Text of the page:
‘Close’ is a song of encouragement with a prominent instrument in the electronic keyboard presented to sound like an organ, as we are met with an atmosphere of us longing to be close with Christ. Yet while the idea may be great, the repetitious lyrics in the chorus of us declaring that ‘…I want to be close to You, I want to be close to You, there’s nothing in this world that compares to all You are…’ can feel a little cliché and very similar in theme of the famous Bethel Music hit ‘Closer’. With Hillsong Young and Free also providing us with themes about us declaring the praises of God, making the statement that ‘…Your love outlasts the end of days…’ as we are met with the 8 minute anthem ‘End of Days’; as well as offering a piano prominent reflective album ender ‘Sinking Deep’, as Hillsong delves into the notion of us sinking deep into the sea of grace and mercy that God longs for us to dive into; one of my all-time favourites on the album (aside from ‘Back to Life’ and ‘Wake’) is the electronic and guitar driven ‘Love Goes On’. Sung powerfully by Taya Smith, I can understand why she’s fast becoming one of my favourite singers from Hillsong (alongside Jad Gilles and Matt Crocker), as she powerfully sings out amidst the light keyboards and drums that ‘…ever our heart will seek Jesus in everything, from sky to ocean deep, Your love goes on…’ A melody that invokes a sense of appreciation within us that God’s love goes on in us for more than we can even imagine or even think possible; Taya brilliantly brings this song to life with her soaring vocals and her infectious enthusiasm. Hopefully a radio single at some point during the next year or so; ‘Love Goes On’ is an encouragement and blessing to all those who hear it, and a moment of clarity when we realise that God stands ‘…strong for all of time, in the joy, in the trial, You are the Beginning and the End…’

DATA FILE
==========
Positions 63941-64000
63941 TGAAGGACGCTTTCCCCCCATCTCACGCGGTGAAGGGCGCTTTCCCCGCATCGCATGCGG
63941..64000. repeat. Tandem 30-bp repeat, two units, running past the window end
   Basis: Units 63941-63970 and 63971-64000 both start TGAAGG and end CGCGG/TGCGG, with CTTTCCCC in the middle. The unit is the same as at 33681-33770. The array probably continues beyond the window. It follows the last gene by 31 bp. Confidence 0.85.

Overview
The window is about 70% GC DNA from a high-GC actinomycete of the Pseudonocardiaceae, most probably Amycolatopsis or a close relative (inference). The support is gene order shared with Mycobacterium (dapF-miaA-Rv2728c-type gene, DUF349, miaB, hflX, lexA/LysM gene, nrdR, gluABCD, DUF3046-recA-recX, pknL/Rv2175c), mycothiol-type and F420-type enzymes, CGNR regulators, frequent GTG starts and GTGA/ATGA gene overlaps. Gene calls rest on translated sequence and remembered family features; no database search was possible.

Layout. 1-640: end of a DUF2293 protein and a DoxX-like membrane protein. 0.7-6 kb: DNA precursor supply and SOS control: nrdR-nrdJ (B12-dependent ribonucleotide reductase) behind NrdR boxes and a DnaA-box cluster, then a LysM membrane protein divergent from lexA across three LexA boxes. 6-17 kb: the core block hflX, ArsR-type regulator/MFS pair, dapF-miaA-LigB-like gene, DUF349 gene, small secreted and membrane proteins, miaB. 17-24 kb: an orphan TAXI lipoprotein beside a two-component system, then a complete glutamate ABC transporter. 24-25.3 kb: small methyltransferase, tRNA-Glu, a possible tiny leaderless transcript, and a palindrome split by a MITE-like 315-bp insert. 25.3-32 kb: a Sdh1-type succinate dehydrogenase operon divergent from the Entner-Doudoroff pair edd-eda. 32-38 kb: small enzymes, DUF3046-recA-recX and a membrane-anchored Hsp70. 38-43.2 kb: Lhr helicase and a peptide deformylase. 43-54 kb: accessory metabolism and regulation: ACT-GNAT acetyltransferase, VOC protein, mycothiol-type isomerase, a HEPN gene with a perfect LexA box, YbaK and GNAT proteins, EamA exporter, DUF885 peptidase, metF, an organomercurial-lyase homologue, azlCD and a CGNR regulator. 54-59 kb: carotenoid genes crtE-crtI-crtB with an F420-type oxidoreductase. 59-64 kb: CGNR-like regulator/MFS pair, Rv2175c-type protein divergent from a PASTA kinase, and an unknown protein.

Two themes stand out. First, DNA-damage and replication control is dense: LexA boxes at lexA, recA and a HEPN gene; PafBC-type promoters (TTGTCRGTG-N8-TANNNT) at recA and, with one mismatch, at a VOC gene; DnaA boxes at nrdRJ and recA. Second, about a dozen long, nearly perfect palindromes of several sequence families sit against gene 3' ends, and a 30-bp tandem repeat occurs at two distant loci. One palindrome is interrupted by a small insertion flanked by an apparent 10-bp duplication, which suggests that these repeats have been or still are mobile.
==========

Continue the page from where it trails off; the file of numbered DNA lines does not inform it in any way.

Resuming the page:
Overall: There are obviously two distinct, yet equally different and somewhat disturbing camps. The one where the Hillsong enthusiast sits, waiting for every Hillsong release, eager to listen to new songs by this global movement and pleased with every song they sing. The other, where there is much despising of Hillsong’s music in general, in favour of worship artists with more of a unique bent (like David Crowder or All Sons and Daughters). I’ll admit, at times I feel like the first group, and other times, I feel like the second. There are songs by Hillsong that I absolutely adore, yet there are other songs that I know are clichéd, and that I know the themes are sung much better by other artists instead. Despite these two groups (and a third in the middle that likes Hillsong now and then); the worship movement continues to thrive and continues to churn out albums like it’s no-one’s business. So what’s the verdict of Hillsong Young and Free’s debut album? This is one for the worshipper who loves primarily dance music- any other lover of music, either from the folk or acoustic scene, or those who enjoy contemporary worship music a la Tim Hughes or Paul Baloche, will be somewhat underwhelmed. Needless to say, listen to the album, and make your own judgement. There are songs that are standouts, like ‘Wake’, ‘Love Goes On’ and ‘Back to Life’, which increase the rating of the album, from a 2 to a 3. Despite all of this division in terms of whether Hillsong are universally liked or not, they are continuing to serve in the worship ministry. Hopefully, Young and Free’s first album will do a great job in winning souls for the kingdom of God. Well done Hillsong for the latest instalment in Hillsong albums, and possibly one of the most unique dance-worship albums of the year so far!
RIYL: Bethel, Passion, Hillsong UNITED, Chris Tomlin
Buy the Album: iTunes/Amazon mp3